Duck & Waffle, Heron Tower (Part II)


Apart from a few beloved local restaurants (Bufi, Indian Rasoi, Table du Marché…), there aren’t many places I’ve visited 3 times. So when my sister-in-law suggested Duck & Waffle for dinner, I was disappointed; it’s not that I hadn’t enjoyed it on previous occasions (incidentally, it was my first review), but my restaurant list isn’t getting any shorter. Furthermore, she, Chef Savla and I had already been, but she wanted to introduce her boyfriend to the D&W club. We therefore booked our table nice and early, only for him to be struck down with an eye infection on the day. After checking he was OK, we decided to stick to our plans.


Ambiance and décor

Photos of the stunning views from the lift, bar and restaurant are splashed all over social media, with some of the best taken by Executive Chef, Dan Doherty. Having been at night, in cloudy conditions and on a sunny day, D&W’s aesthetic appeal gets full marks. The interior is simple sophistication, and flooded with natural light, with the beige leather booths, white and olive chairs and light marble tabletops complementing the view, not distracting from it. The wave-shaped sun-yellow panels on the ceiling add a dash of vibrancy, as does the open kitchen.


We arrived separately and were welcomed very differently. While Miss Savla and I were greeted warmly, Chef Savla was left fuming. Having walked from East Finchley to the City to train for his upcoming 200-mile Coast 2 Coast challenge, he was distracted with his backpack and got off at Sushi Samba on the 38th floor. The host assured him that he could take the stairs, but when he arrived, he was met by a stony-faced hostess who reluctantly ushered him in. Since he was early, he asked a barman if he could take a seat and was shown to a space reserved for restaurant diners. On seeing him in a reserved area, the hostess re-appeared to move him along, her tone increasingly aggressive. He calmly informed her that her colleague had advised him to wait there for us, but her arrogant attitude left a sour taste in his mouth. Service improved considerably at the table, and many thanks to Philip and Chris for rescuing the situation by advising us on the menu, sharing their favourites and returning to check on whether we liked our dishes.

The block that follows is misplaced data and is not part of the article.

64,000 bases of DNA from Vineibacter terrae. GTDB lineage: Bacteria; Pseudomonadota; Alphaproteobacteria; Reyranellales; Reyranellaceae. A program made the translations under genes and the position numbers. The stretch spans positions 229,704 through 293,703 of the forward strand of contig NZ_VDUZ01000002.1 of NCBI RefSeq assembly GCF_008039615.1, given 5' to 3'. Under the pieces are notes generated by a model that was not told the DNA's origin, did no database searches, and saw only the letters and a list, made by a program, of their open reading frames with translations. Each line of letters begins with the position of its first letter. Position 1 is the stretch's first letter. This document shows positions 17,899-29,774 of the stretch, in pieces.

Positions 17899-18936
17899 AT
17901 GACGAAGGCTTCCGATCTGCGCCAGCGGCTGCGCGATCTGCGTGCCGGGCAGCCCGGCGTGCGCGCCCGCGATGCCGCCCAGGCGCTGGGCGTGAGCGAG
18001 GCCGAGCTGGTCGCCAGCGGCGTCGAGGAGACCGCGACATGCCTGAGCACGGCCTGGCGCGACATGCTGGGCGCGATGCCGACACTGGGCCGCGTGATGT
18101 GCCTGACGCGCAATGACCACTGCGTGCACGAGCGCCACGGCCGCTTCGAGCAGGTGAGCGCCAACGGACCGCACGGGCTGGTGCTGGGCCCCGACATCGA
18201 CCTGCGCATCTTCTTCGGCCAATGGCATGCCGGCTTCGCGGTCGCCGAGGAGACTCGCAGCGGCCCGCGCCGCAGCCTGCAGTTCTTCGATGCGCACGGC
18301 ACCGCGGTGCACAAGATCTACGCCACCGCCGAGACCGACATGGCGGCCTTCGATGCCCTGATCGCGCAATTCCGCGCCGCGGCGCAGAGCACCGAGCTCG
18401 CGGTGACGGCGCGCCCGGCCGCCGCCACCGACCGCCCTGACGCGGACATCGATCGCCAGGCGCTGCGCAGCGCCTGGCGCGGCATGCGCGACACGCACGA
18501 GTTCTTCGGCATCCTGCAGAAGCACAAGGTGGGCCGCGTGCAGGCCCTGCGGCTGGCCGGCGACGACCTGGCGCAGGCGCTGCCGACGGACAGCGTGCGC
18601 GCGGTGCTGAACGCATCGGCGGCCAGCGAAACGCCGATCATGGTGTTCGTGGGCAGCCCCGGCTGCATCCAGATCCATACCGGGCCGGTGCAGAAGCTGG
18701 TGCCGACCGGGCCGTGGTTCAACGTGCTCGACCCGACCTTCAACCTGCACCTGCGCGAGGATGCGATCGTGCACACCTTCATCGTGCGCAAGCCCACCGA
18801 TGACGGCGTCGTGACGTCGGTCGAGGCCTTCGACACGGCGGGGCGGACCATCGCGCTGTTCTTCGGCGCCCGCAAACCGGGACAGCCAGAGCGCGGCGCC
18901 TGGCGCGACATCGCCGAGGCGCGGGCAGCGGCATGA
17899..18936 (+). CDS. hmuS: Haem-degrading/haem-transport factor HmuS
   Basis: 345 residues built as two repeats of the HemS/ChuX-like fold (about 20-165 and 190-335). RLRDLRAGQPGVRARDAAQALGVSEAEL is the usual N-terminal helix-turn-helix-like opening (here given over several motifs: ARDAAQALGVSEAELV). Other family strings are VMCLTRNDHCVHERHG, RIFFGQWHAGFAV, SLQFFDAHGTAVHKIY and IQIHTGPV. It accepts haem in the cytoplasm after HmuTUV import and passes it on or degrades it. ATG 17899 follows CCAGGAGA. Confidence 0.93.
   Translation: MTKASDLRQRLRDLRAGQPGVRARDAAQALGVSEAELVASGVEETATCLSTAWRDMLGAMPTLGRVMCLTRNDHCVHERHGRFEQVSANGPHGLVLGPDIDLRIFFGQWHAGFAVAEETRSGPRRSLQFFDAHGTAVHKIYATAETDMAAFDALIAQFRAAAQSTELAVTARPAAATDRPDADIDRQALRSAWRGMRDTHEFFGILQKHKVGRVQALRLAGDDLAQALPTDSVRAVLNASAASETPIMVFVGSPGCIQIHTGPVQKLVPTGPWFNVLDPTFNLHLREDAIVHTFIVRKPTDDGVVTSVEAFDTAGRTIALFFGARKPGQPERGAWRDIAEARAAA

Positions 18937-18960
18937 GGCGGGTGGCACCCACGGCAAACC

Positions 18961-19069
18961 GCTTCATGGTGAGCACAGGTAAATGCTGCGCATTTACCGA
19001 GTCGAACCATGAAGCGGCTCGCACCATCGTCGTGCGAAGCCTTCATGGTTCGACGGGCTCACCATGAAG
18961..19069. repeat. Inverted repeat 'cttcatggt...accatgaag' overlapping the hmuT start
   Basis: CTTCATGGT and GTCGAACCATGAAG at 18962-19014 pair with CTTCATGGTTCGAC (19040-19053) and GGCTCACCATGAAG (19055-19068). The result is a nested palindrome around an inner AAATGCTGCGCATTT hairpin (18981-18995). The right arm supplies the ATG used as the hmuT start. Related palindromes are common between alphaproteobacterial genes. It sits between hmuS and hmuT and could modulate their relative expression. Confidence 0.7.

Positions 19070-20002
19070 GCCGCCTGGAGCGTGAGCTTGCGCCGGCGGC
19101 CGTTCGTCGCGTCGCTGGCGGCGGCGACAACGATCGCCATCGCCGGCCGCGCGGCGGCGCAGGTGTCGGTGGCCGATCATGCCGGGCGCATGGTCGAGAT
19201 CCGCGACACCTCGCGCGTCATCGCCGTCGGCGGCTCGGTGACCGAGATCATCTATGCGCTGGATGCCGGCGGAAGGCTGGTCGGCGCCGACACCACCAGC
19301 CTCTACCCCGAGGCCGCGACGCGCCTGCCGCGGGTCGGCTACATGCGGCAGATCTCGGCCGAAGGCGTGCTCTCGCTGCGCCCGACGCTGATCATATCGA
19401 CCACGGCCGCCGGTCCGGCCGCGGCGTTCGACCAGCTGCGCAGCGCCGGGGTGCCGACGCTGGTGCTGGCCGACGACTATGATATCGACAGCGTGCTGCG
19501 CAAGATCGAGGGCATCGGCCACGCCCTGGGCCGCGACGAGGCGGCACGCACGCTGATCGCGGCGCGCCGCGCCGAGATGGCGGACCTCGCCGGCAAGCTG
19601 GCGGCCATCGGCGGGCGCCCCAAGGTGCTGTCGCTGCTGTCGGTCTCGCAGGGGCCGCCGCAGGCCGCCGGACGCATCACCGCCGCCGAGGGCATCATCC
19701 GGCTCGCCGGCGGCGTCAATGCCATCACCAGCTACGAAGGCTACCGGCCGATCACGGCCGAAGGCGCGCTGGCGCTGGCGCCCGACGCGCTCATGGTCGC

Food and drink

A bottle of Primitivo took the edge off Chef Savla’s bad mood as we settled in. Between the three of us, we’d already sampled a lot of the dishes on earlier visits, so our strategy was to combine the favourites with something new. The Spicy Ox Cheek Doughnut was first up and is still a winner: strips of spicy meat in a sweet and smoky fluffy ball served on a palatable puddle of apricot jam. I’m as much a fan of the sweet-savoury theme as ever, although I felt there was less meat this time around. The Violet Artichoke and Parmesan bread was subtle and soft, and perfect for mopping up the sticky remnants.


From the snacks menu, we tried BBQ-Spiced Crispy Pigs’ Ears* and Bacon-Wrapped Dates* for the first time, the latter being more memorable than the salty crisps for their meaty earthiness, accompanied with a dollop of mustard to offset the sweetness.

*Compliments from the kitchen.


Angus Beef Tartare wasn’t on the menu last time, and an inevitable choice for me. Instead of a minced patty, this contemporised classic has larger pieces of meat paired with ruby-red pickled onion, dripping croutons, dots of mustard and an egg yolk. This yolk was the gift that kept on giving, spilling over the beef and upping the richness factor. It tasted luxuriously smooth in contrast to the crunchy croutons. As this was my ultimate #foodporn moment, Chef Savla and his sister had a few bites and kindly let me finish it.


We’d shared one of everything until now, but wisely went for two portions of the signature Duck & Waffle. As always, it’s a stack of saliva-inducing deliciousness; what’s not to love about a fresh waffle, confit duck leg and fried duck egg drenched in mustard maple syrup?


I’d gone in wanting the Dark Chocolate Brownie Sundae, but somehow persuaded the table to order Torrejas. No complaints, though: we loved the warm, slightly firm apples, coated in a maple and caramel sauce and the cinnamon ice cream, which soaked into the caramelised bread as it melted.


Third time wasn’t quite a charm to start; all guests should be treated with respect unless they give cause to act otherwise. Service issues aside, the quality of the food is consistently high, and the kitchen skilfully produces dishes which spoil the eyes and taste buds alike. It’s a beautiful space for all occasions, from breakfast meetings and romantic dinners, to weekend brunches and family lunches. D&W never sleeps, so if you ever have trouble doing so, or feel peckish in the late/early hours, you can always fill your belly here, albeit from a reduced menu.

Budget: £43.50 pp (including 12.5% service).

Links: Bufi, Indian Rasoi, Table du Marché, Duck & Waffle, D&W Review: Part 1, Dan DohertyCoast 2 Coast, Sushi Samba





  1. April 29, 2016 / 6:53 pm

    I’m shocked by the service Chef Savla received but pleased it improved as your evening went on! I’m the same as you; there are so many restaurants in London that I want to visit, it’s rare than I would go back to one a second time, let alone a third! Honestly, that tartare looks amazing!

  2. May 1, 2016 / 1:02 pm

    It really wasn’t the best start, but things can always be turned around! I do like going back somewhere if I enjoyed it the first time as I can try different things 🙂 Oh, that tartare tasted even better than it looks!

Leave a Reply

Your email address will not be published. Required fields are marked *